Design your life to include more money, health and happiness with less stuff, space and energy.

Design your life to include more money, health and happiness with less stuff, space and energy.

Why Small Fridges Make Good Cities

Rampant consumerism isn’t limited to clothes, electronics and other durable goods. Many American kitchens can look like doomsday shelters, with their pantries and freezers packed with enough food for weeks or months.

A few years ago, Canadian architect Donald Chong introduced a concept-kitchen called “Small Fridges Make Good Cities.” On his site, Chong asks a provocative question: “Can the choices we make in our own homes make a difference in our neighbourhoods?”

We tend to think our interiors as dissociated from our communities, but what if we saw the inner and outer spaces as inseparable? For example, a kitchen with a small fridge could have personal, community and even global impact from results like:

  • Frequent, small shopping trips. Chong wanted to “heighten the experience of the urban harvest where seasonality, once again, can resume its place in architecture and the city.” Chong is hearkening to a time when people ate with the season and went to the market frequently because food didn’t keep indefinitely via freezing and vacuum packing. Markets weren’t just food warehouses as they are now. They were important community spaces where people shared their lives.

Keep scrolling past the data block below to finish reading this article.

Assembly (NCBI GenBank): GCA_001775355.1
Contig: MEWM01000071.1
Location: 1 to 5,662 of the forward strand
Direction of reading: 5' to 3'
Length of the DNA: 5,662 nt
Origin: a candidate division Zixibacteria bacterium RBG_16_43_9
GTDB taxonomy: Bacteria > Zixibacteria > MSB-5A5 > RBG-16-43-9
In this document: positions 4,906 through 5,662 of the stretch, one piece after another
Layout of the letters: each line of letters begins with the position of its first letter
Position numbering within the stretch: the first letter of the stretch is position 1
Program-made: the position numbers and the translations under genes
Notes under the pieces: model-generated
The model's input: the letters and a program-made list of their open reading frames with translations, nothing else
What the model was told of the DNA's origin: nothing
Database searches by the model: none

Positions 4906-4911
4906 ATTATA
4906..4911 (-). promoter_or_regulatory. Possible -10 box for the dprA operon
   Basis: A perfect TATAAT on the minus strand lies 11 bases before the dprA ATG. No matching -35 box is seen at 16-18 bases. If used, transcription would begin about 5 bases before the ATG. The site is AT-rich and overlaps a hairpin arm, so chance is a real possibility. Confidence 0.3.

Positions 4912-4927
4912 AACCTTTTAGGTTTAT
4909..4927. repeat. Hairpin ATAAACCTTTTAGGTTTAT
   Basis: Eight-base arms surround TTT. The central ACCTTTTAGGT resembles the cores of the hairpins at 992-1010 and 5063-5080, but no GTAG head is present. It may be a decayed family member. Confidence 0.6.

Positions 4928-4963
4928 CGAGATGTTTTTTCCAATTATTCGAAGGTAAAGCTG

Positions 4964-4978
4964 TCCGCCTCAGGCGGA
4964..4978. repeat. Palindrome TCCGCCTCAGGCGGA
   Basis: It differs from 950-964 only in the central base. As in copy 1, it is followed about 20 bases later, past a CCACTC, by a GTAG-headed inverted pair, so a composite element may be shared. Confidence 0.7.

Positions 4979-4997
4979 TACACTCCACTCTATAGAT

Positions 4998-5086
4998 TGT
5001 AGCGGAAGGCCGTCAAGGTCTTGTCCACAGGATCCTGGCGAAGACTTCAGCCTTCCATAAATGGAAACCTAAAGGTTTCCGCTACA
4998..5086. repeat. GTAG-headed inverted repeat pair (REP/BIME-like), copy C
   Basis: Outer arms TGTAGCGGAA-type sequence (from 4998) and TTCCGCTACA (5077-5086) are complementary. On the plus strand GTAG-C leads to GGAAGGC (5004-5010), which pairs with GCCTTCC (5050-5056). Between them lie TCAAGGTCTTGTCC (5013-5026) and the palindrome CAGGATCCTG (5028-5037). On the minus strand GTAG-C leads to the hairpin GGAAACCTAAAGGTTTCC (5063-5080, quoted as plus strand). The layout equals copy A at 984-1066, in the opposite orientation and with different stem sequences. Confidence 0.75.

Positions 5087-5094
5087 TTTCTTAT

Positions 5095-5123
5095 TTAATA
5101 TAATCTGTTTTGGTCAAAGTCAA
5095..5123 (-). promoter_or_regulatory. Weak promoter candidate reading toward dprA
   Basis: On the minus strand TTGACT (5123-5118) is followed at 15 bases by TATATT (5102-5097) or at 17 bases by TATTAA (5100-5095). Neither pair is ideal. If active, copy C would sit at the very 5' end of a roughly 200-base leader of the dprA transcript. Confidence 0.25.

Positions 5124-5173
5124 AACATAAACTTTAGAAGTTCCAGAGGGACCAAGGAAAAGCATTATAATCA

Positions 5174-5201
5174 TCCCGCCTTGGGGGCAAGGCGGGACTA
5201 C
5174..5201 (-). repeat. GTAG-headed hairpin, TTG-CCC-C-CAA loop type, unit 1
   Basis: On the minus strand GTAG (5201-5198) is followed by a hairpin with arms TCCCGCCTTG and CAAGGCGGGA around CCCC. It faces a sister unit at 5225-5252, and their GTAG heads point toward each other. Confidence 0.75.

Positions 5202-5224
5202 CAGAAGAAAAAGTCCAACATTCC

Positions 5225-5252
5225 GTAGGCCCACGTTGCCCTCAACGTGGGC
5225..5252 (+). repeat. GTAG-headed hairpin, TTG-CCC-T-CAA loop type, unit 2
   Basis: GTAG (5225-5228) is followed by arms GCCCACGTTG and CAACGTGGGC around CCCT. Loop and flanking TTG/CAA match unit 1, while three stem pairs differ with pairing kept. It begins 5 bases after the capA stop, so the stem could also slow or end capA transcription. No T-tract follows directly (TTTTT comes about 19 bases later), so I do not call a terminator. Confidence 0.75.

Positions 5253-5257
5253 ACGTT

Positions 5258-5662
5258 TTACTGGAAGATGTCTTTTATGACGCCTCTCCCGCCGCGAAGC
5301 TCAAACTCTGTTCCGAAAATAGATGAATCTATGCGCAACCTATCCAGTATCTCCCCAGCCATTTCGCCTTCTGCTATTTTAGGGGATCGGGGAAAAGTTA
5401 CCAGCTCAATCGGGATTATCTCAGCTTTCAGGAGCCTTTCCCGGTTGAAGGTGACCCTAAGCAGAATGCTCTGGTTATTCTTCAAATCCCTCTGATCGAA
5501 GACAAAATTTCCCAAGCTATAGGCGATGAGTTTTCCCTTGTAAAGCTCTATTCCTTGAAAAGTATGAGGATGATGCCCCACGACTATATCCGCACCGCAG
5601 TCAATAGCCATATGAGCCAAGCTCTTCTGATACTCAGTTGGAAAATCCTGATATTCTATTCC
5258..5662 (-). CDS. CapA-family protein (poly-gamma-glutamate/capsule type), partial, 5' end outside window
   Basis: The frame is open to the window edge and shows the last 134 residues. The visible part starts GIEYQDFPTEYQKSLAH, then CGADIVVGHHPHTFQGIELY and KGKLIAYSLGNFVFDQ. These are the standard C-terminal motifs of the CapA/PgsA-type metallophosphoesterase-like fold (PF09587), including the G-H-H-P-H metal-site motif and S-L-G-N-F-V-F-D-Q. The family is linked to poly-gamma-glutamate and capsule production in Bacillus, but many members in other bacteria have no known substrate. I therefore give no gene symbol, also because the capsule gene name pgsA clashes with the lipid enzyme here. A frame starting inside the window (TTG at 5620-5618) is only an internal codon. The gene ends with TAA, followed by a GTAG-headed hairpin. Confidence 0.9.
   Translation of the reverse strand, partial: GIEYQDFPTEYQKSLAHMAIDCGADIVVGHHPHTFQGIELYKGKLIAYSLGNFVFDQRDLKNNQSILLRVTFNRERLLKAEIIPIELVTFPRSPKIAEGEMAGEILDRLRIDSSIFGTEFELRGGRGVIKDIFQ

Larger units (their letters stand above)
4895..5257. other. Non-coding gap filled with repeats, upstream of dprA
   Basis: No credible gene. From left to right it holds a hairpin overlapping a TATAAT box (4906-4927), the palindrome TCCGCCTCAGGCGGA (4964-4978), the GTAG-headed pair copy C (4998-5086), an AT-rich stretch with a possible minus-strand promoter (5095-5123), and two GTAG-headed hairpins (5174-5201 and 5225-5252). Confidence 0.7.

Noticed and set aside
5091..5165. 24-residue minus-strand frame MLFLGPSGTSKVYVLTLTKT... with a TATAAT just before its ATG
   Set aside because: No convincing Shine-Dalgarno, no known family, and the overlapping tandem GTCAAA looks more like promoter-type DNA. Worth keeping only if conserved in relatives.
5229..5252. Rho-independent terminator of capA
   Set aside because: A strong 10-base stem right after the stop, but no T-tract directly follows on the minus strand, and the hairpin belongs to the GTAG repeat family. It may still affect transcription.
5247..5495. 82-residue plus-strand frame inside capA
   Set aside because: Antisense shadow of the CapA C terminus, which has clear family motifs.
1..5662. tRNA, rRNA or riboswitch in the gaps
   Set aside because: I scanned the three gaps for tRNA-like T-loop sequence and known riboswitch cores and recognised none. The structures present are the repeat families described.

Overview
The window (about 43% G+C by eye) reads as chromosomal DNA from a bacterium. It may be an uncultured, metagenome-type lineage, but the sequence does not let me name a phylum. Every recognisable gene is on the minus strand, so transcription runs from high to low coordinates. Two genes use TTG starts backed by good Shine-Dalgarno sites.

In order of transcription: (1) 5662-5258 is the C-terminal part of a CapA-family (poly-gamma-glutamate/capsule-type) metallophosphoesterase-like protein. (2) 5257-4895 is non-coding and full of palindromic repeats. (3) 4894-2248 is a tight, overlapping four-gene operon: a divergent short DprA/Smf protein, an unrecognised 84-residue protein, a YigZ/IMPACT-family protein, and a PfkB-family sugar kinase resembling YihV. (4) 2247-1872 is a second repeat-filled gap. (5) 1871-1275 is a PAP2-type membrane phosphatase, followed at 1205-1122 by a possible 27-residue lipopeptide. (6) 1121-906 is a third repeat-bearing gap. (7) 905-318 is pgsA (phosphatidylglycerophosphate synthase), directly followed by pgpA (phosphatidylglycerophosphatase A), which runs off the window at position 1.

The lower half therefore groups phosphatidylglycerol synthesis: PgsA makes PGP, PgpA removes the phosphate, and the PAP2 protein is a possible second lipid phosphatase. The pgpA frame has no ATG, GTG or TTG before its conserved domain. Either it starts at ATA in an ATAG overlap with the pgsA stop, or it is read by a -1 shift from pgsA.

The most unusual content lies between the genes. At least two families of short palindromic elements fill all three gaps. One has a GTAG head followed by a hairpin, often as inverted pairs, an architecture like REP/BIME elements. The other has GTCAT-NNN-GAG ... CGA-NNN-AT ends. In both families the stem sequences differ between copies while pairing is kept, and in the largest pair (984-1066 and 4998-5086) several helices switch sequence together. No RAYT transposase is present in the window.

• Fresher food. I’ve heard, “If your food can go bad, it’s good for you. If your food won’t go bad, it’s bad for you.” Big caches of food that don’t go bad are, by their very nature, not fresh. Small fridges produce high turnover. Of course, the high turnover could be junk food, but as long as you’re at the market, do your body a favor and shop at the perimeter, where all the fresh food is.
  • More eating out. Many of our homes are isolated fortresses of eating and media consumption (TV, internet, etc.). While eating out every night does not make sense for many of us, going out of the house 2-3 times a week and engaging your community is a great way to support local economies and make a vibrant city.
  • Less space. This is pretty obvious, but food takes up real estate.
  • Less energy. Refrigerators account for around 15% of household energy expenditures. A small, Energy Star fridge like the Sub-Zero 700 BCi used in the first LifeEdited apartment, will help mitigate that number considerably.

Of course, many of us live in places where frequent shopping isn’t feasible. And you can get a small fridge and fill it with Hot Pockets or order greasy takeout every night.

But maybe you’re remodeling your kitchen. Consider a slimmer, European style fridge instead of an American double-wide. Or you’re moving into a small apartment with a small fridge. Consider getting to know your farmer’s market.

Do you have a small fridge? What are your experiences with it? How does it change your habits? We’d like to know.

Story via Treehugger and Donald Chong, Image via Designboom